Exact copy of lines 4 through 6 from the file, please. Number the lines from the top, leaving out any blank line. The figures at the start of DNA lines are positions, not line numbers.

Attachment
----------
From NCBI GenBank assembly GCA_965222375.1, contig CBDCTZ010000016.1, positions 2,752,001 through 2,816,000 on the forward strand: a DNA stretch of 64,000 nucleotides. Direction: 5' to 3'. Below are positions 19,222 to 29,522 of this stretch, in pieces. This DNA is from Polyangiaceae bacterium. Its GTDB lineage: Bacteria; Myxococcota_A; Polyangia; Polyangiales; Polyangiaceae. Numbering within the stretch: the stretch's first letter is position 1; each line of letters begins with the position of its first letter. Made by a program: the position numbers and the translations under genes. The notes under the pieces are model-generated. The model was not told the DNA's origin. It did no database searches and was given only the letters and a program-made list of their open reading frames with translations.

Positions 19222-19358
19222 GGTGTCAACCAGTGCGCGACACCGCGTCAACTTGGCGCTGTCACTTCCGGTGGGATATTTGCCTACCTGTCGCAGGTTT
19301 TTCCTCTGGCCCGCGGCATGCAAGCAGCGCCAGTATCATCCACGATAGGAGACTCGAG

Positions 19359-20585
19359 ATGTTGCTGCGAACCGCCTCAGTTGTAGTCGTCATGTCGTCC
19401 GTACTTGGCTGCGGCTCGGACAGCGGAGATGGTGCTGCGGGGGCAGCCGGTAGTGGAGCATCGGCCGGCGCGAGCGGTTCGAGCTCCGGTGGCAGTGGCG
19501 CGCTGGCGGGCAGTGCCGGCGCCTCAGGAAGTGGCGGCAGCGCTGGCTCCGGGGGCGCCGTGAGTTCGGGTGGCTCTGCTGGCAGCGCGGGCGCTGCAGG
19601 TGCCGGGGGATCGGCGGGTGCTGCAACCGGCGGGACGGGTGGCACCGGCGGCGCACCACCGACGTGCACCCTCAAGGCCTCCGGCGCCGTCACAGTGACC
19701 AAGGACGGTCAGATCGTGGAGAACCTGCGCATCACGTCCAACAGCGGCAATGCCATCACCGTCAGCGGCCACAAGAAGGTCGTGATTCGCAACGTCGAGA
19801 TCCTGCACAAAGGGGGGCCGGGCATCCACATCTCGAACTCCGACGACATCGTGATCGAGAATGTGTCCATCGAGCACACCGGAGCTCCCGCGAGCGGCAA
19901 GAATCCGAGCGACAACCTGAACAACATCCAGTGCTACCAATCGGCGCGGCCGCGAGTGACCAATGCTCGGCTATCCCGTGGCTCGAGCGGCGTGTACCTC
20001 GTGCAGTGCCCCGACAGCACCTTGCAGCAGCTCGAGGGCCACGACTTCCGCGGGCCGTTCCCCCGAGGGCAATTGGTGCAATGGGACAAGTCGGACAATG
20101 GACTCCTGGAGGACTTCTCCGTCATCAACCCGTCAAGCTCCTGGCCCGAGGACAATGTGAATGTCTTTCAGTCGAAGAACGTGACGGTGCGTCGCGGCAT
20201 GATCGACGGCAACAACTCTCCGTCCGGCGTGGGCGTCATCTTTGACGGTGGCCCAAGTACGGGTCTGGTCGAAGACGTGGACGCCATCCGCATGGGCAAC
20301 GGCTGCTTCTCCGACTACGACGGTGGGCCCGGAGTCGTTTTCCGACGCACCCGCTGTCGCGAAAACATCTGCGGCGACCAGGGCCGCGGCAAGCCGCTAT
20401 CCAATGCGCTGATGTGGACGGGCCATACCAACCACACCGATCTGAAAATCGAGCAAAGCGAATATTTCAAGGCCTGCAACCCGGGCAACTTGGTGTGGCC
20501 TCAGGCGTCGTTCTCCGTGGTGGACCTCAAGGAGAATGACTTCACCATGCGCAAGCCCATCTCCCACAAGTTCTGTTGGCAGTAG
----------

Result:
19301 TTCCTCTGGCCCGCGGCATGCAAGCAGCGCCAGTATCATCCACGATAGGAGACTCGAG

Positions 19359-20585
19359 ATGTTGCTGCGAACCGCCTCAGTTGTAGTCGTCATGTCGTCC